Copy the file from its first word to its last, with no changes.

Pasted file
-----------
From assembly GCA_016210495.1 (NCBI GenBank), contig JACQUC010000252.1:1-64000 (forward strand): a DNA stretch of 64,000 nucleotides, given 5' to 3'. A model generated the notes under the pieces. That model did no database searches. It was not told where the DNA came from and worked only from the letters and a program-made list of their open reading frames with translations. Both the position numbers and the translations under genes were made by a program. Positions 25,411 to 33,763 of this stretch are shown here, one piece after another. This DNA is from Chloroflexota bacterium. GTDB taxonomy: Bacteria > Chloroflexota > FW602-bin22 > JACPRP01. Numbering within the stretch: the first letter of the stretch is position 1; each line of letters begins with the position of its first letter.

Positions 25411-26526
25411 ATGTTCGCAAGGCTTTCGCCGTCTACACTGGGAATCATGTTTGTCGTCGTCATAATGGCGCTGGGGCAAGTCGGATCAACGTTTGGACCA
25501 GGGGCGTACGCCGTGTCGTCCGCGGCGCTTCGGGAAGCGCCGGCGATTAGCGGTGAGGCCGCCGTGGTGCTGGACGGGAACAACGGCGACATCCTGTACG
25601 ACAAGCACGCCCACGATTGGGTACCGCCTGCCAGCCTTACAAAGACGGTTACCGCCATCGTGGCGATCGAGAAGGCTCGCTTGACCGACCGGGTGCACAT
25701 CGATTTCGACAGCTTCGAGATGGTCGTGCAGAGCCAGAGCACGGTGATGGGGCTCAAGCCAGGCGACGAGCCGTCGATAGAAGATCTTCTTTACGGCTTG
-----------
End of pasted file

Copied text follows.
From assembly GCA_016210495.1 (NCBI GenBank), contig JACQUC010000252.1:1-64000 (forward strand): a DNA stretch of 64,000 nucleotides, given 5' to 3'. A model generated the notes under the pieces. That model did no database searches. It was not told where the DNA came from and worked only from the letters and a program-made list of their open reading frames with translations. Both the position numbers and the translations under genes were made by a program. Positions 25,411 to 33,763 of this stretch are shown here, one piece after another. This DNA is from Chloroflexota bacterium. GTDB taxonomy: Bacteria > Chloroflexota > FW602-bin22 > JACPRP01. Numbering within the stretch: the first letter of the stretch is position 1; each line of letters begins with the position of its first letter.

Positions 25411-26526
25411 ATGTTCGCAAGGCTTTCGCCGTCTACACTGGGAATCATGTTTGTCGTCGTCATAATGGCGCTGGGGCAAGTCGGATCAACGTTTGGACCA
25501 GGGGCGTACGCCGTGTCGTCCGCGGCGCTTCGGGAAGCGCCGGCGATTAGCGGTGAGGCCGCCGTGGTGCTGGACGGGAACAACGGCGACATCCTGTACG
25601 ACAAGCACGCCCACGATTGGGTACCGCCTGCCAGCCTTACAAAGACGGTTACCGCCATCGTGGCGATCGAGAAGGCTCGCTTGACCGACCGGGTGCACAT
25701 CGATTTCGACAGCTTCGAGATGGTCGTGCAGAGCCAGAGCACGGTGATGGGGCTCAAGCCAGGCGACGAGCCGTCGATAGAAGATCTTCTTTACGGCTTG